Lead a Professional Healthcare Association
Jennifer LeClaire / Monster.com
Do you have what it takes to help shape the future of healthcare? If you’re a problem solver with strong leadership skills who is bold enough to stand up for your beliefs, and if you’re willing to work hard and sacrifice your time, then you could be the next elected official of an influential healthcare organization.
A Different Breed
Most elected leaders will say that a feeling of professional responsibility led them to run for office. These are the association members who aren’t satisfied with paying dues and watching things happen. They are vocal about their strategies and aren’t afraid to try to fix what’s broken.
“I had a vision for social work and social workers who can make a difference in society,” says Terry Mizrahi, former president of the National Association of Social Workers (NASW) and a professor at Hunter College School of Social Work in New York City. “Social workers are an integral part of healthcare, yet I didn’t think we were getting the recognition and powerful voice that other professionals have in our society.”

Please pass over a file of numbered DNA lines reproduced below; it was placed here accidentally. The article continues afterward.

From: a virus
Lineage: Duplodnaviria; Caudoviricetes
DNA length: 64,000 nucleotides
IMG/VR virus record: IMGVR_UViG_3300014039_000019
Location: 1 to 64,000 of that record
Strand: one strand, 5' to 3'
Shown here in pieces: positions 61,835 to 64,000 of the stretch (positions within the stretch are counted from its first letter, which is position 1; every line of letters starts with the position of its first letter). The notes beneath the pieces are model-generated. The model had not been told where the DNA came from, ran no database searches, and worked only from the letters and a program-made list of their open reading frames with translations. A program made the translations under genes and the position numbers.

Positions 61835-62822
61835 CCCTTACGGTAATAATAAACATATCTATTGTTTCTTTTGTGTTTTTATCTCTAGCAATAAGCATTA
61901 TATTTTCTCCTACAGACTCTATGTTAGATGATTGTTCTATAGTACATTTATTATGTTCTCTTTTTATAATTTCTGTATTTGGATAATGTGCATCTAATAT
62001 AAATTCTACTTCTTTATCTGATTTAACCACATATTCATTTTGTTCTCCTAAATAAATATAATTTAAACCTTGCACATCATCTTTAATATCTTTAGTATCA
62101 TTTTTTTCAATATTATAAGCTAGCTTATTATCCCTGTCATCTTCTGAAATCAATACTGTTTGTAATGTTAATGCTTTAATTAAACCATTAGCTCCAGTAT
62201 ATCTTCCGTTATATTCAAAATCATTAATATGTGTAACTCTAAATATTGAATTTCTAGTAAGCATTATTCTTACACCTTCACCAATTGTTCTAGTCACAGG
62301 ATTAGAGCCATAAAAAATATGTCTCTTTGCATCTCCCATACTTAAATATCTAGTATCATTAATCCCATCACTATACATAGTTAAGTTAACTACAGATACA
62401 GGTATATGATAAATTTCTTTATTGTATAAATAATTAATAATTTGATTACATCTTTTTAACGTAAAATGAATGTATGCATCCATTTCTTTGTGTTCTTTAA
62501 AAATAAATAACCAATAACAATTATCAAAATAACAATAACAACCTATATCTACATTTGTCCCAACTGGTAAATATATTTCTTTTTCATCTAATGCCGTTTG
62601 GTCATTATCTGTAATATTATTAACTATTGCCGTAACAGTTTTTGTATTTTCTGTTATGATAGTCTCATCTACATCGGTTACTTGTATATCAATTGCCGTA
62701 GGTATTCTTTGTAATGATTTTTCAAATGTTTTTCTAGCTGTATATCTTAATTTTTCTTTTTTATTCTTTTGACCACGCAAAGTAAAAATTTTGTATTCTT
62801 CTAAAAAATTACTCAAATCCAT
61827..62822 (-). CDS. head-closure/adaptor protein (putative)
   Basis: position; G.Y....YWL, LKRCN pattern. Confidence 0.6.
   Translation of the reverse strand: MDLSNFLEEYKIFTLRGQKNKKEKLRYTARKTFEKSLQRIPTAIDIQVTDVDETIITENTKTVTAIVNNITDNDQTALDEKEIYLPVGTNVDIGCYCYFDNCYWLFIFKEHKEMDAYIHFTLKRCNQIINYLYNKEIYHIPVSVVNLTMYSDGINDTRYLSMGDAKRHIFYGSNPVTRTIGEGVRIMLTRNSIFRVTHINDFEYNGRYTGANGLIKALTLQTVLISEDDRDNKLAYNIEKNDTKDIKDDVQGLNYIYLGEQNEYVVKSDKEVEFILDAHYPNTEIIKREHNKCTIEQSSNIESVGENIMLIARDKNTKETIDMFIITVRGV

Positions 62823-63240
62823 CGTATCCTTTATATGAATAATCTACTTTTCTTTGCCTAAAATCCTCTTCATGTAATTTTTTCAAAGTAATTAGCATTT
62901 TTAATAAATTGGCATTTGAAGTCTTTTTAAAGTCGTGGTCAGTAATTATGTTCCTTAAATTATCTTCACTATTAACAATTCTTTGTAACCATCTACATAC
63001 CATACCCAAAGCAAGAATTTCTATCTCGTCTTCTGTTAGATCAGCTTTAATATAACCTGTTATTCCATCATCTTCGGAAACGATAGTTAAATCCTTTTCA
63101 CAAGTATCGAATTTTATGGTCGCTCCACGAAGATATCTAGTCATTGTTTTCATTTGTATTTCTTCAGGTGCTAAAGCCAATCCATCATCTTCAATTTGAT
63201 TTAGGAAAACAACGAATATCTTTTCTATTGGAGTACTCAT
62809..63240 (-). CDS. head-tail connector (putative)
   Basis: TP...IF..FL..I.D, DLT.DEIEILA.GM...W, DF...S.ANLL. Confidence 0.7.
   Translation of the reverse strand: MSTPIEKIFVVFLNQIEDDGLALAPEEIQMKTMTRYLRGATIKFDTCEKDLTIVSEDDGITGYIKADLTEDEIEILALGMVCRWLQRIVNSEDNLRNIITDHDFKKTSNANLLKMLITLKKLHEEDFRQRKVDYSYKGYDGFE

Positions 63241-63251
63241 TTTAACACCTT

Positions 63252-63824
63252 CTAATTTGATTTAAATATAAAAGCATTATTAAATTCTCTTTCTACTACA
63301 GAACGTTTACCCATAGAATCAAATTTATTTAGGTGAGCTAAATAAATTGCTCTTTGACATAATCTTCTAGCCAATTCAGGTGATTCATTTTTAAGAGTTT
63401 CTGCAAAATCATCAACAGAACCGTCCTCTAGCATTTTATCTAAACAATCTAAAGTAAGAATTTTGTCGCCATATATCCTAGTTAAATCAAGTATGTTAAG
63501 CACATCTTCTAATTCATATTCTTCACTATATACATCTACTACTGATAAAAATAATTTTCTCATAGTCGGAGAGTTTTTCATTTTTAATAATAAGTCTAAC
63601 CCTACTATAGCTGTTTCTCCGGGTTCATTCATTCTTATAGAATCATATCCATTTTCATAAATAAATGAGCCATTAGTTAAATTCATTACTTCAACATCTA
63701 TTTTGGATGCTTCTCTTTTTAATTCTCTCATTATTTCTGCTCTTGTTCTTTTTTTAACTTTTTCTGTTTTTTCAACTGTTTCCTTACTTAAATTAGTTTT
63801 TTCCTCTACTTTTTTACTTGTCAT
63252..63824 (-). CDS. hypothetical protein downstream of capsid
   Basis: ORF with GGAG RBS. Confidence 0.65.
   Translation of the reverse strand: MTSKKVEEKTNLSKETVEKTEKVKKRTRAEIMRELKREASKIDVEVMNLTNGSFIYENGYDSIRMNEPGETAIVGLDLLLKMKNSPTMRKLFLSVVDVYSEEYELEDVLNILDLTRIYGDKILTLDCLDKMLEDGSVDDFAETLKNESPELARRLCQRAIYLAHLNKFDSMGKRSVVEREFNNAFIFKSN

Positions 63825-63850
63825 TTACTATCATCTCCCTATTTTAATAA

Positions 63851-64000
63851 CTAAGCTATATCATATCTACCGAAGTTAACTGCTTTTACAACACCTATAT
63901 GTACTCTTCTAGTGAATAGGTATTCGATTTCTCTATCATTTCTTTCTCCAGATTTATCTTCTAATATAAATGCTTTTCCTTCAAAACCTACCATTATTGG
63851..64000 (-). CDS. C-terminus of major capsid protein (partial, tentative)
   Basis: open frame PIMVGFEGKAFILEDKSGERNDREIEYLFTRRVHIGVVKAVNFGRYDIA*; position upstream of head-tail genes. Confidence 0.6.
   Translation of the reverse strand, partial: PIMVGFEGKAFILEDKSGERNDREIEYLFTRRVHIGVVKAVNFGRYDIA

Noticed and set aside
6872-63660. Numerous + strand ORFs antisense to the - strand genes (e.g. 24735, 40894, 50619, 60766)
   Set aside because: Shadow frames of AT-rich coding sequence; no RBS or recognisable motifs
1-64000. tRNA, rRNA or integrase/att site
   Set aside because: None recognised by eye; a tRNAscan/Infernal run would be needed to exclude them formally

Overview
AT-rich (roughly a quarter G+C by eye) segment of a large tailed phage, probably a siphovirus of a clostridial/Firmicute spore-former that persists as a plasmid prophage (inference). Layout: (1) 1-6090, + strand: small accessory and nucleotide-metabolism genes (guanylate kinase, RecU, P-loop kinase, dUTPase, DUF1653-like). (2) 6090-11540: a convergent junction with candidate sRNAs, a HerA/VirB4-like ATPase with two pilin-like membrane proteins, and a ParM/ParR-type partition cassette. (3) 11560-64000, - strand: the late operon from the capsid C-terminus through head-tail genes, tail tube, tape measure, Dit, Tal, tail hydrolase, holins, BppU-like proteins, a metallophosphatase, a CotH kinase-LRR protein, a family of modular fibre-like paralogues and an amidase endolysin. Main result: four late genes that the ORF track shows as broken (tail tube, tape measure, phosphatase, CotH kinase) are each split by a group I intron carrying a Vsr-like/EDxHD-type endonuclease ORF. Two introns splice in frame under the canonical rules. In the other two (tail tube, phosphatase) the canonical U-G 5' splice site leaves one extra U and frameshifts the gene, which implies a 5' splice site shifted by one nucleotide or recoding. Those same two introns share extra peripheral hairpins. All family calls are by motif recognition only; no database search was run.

It takes more than definite views to be a successful leader, according to Dr. Bettye Davis-Lewis, immediate past president of the National Black Nurses Association (NBNA) and CEO of Diversified Healthcare Systems in Houston.
“You have to be politically savvy, educationally prepared and able to influence other people,” she says. “You have to know your elected officials and community leaders, have good people skills, honesty and integrity and know the issues that affect the profession. If you don’t know the issues, how can you help anyone?”
Just because you have what it takes doesn’t mean there won’t be challenges during your tenure. Heading up a professional association can be a major time commitment that involves paperwork, travel and cooperating with opinion-seeking journalists.
“The only major drawback is the time commitment,” says Linda A. Lewandowski, PhD, RN, past president of the Society of Pediatric Nurses (SPN) and professor of pediatric nursing at Wayne State University’s College of Nursing. “My frustration is wishing I could do more, but there are real-world work commitments, too.”